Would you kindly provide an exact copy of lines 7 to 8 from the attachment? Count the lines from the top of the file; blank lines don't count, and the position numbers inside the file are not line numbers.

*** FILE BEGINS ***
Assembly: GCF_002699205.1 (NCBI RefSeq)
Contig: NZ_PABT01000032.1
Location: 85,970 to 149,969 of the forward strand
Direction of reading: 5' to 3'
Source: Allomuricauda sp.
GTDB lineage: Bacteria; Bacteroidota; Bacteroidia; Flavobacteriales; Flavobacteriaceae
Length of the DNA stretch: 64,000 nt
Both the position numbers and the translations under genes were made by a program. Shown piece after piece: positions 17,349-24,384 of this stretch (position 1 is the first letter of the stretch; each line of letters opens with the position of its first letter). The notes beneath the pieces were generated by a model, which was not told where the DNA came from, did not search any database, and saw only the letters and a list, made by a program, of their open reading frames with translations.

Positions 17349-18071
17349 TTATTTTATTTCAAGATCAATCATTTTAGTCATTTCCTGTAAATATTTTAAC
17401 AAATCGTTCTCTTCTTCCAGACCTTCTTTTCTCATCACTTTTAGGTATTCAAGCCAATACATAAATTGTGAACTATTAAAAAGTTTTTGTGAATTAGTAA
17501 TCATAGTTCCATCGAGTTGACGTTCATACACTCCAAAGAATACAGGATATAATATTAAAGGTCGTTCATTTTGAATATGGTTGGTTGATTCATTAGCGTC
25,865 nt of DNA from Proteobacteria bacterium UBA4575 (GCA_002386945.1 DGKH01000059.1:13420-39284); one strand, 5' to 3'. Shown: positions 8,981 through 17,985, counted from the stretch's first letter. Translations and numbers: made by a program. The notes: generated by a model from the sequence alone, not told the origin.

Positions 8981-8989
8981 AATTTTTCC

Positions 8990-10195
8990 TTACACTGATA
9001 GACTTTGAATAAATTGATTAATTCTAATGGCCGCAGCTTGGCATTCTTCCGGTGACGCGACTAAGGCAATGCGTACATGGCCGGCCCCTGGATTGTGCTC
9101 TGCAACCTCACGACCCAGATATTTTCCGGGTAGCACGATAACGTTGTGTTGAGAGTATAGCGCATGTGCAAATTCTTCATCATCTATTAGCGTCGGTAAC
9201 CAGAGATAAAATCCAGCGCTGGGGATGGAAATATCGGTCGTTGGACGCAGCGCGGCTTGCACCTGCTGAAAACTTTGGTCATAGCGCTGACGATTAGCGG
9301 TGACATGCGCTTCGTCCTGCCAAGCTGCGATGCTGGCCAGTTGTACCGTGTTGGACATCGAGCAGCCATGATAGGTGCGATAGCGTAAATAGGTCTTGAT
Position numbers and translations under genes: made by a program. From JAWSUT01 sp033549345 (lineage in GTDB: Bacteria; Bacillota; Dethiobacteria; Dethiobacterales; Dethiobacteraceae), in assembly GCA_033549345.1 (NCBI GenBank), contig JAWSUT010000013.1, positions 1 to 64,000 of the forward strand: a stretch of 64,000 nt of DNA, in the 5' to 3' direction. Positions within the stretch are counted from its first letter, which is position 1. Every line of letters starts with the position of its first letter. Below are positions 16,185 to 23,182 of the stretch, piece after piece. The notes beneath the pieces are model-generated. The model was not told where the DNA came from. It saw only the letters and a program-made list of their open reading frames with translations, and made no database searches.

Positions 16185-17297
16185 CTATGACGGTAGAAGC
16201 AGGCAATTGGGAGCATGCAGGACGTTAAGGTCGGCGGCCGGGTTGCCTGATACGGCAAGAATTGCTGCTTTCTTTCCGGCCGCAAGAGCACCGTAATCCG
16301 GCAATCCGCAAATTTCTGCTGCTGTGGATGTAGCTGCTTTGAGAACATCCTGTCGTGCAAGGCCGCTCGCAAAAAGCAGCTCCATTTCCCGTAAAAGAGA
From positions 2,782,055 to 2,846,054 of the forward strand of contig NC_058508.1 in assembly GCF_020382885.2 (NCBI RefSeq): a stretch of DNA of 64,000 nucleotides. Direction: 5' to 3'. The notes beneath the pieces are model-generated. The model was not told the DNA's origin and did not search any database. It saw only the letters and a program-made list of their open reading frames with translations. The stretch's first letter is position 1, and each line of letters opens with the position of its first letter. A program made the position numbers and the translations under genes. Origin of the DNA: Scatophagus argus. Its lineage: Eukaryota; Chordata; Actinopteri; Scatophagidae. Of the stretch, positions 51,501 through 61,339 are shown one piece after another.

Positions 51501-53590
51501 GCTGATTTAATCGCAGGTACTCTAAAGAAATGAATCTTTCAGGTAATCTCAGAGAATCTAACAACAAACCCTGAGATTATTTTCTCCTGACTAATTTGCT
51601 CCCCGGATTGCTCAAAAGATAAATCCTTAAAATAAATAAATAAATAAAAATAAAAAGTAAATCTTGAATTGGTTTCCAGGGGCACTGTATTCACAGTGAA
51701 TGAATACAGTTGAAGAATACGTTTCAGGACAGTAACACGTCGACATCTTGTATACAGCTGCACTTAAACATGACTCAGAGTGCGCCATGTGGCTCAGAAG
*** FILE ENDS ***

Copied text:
Length of the DNA stretch: 64,000 nt
Both the position numbers and the translations under genes were made by a program. Shown piece after piece: positions 17,349-24,384 of this stretch (position 1 is the first letter of the stretch; each line of letters opens with the position of its first letter). The notes beneath the pieces were generated by a model, which was not told where the DNA came from, did not search any database, and saw only the letters and a list, made by a program, of their open reading frames with translations.